October 24, 2022
US embassies’ tweets showing real-time air quality data resulted in lower levels of air pollution in cities around the world, according to an article from Oct. 24 in the magazine New Scientist.
In 2008, the US embassy in Beijing installed an air quality monitor and began tweeting hourly readings. By 2020, more than 50 US embassies in 37 other countries had followed, creating a large data set that researchers could use to assess the impact of disseminating real-time pollution data.
Akshaya Jha at Carnegie Mellon University in Pittsburgh, Pennsylvania, and his colleagues analysed satellite data on air pollution in 466 cities in 136 low and middle-income countries, including 50 cities where US embassies installed monitors.
They focused on pollution particles with a diameter of 2.5 microns or less, known as PM2.5. These particles are particularly harmful because they penetrate the lung barrier and enter the bloodstream, contributing to respiratory and cardiovascular conditions such as heart disease and lung cancer.
In 2016, it was estimated that outdoor air pollution caused 4.2 million premature deaths worldwide per year, but only 32 per cent countries in the study sample had any form of air quality monitoring. Fewer countries still made that data public.
The study found that cities where US embassies tweeted air contamination data saw the levels of PM 2.5 drop by an average of 2 to 4 micrograms per cubic metre compared with those that didn’t.
Jha and his colleagues suspect that making the data accessible made people aware of low air quality and ramped up public pressure to address it through policy change.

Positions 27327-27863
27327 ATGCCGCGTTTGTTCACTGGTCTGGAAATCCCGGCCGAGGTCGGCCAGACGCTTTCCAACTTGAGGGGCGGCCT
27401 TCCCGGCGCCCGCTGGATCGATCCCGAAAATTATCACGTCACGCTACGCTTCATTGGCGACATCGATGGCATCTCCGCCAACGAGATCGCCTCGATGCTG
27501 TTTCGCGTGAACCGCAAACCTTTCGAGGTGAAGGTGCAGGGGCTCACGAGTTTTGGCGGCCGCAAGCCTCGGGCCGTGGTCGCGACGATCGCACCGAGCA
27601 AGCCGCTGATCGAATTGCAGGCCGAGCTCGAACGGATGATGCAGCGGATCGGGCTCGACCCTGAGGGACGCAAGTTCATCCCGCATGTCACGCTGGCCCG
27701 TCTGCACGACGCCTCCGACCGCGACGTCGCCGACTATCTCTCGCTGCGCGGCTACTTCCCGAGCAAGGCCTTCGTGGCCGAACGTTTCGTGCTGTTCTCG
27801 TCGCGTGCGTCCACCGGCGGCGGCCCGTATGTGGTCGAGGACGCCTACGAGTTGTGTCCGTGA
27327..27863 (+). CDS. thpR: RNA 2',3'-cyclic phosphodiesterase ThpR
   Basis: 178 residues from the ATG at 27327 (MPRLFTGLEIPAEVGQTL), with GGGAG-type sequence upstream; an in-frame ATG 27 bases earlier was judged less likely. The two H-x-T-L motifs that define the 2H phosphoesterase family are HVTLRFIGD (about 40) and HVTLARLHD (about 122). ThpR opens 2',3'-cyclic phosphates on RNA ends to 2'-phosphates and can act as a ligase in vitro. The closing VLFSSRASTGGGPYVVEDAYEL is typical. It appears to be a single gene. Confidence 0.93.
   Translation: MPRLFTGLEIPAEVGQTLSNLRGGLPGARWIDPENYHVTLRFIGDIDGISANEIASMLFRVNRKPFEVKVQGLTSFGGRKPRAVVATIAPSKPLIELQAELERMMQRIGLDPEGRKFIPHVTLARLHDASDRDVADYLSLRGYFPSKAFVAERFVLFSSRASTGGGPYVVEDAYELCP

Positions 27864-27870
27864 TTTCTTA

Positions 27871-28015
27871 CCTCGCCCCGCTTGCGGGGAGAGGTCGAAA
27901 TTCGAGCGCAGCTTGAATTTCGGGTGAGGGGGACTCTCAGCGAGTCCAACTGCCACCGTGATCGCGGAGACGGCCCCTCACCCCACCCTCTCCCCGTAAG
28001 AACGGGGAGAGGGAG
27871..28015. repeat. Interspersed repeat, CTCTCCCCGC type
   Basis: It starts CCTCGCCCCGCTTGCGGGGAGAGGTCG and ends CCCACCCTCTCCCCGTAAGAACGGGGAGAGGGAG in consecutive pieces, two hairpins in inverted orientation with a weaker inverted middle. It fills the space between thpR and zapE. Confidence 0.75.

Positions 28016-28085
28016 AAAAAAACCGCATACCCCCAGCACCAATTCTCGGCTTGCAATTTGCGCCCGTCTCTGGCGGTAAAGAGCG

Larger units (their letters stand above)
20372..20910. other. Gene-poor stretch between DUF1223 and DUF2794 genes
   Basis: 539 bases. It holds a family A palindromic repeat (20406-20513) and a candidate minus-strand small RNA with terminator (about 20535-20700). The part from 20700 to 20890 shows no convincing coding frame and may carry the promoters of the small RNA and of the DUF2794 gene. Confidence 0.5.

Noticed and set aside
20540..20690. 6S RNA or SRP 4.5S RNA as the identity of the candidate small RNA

The team recorded a steady increase in the number of Google searches where the monitors were installed and pollution levels subsequently dropped. “Once the information is out there, it may lead to more public press or even international pressure,” says Jha.
Various policy initiatives may have improved air quality, such as restricting the use of cars or moving industrial production further away from densely populated cities.
The data could also give members of local and federal governments the evidence they need to lobby for greener policies while providing journalists with authoritative findings they can use in media coverage.
The study suggests that publishing information on health risks can have a big impact, says Jha. “The overarching message of the paper is that information alone can help quite a bit more than was previously expected. It speaks to making air pollution salient to local populations and getting the adverse health effects of pollution on people’s minds.”
“Engaging with, and involving the public in, dialogue on the health impacts of air pollution is key to building pressure and momentum for authorities to act on the issue, as demonstrated in this new study,” says Frank Kelly at Imperial College London.